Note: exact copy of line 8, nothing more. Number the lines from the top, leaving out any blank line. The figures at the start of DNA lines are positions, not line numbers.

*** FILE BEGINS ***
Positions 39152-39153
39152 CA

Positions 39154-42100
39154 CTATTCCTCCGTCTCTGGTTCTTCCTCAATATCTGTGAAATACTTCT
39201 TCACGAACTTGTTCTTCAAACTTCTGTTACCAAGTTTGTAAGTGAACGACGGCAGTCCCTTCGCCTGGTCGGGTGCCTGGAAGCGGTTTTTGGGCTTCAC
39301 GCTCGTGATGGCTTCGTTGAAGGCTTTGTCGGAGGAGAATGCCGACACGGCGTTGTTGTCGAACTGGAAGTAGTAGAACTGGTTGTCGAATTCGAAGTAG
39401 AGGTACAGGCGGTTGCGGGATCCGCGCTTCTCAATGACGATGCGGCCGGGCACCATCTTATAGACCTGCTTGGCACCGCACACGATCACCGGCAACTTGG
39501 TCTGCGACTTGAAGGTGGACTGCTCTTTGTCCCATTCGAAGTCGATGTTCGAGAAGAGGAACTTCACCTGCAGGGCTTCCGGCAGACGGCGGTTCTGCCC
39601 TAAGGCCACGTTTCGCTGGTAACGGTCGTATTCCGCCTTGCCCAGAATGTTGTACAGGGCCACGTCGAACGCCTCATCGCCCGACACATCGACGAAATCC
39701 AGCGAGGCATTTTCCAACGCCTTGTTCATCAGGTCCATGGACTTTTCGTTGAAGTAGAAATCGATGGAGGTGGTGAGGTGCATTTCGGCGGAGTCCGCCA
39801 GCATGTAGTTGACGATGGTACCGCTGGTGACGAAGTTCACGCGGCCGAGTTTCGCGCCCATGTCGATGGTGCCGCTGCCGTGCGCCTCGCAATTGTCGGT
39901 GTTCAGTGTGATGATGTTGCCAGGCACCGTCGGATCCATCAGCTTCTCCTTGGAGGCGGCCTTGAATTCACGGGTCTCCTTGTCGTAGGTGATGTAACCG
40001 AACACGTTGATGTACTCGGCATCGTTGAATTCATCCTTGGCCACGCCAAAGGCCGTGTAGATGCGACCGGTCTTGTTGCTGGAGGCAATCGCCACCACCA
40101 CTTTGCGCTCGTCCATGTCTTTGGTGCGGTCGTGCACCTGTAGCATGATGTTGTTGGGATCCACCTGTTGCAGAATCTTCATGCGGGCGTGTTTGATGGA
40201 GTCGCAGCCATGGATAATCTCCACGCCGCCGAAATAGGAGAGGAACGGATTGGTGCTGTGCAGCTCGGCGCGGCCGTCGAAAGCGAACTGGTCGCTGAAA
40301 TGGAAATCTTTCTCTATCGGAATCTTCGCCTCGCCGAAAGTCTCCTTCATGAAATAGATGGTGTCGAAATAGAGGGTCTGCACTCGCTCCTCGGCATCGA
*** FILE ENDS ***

39501 TCTGCGACTTGAAGGTGGACTGCTCTTTGTCCCATTCGAAGTCGATGTTCGAGAAGAGGAACTTCACCTGCAGGGCTTCCGGCAGACGGCGGTTCTGCCC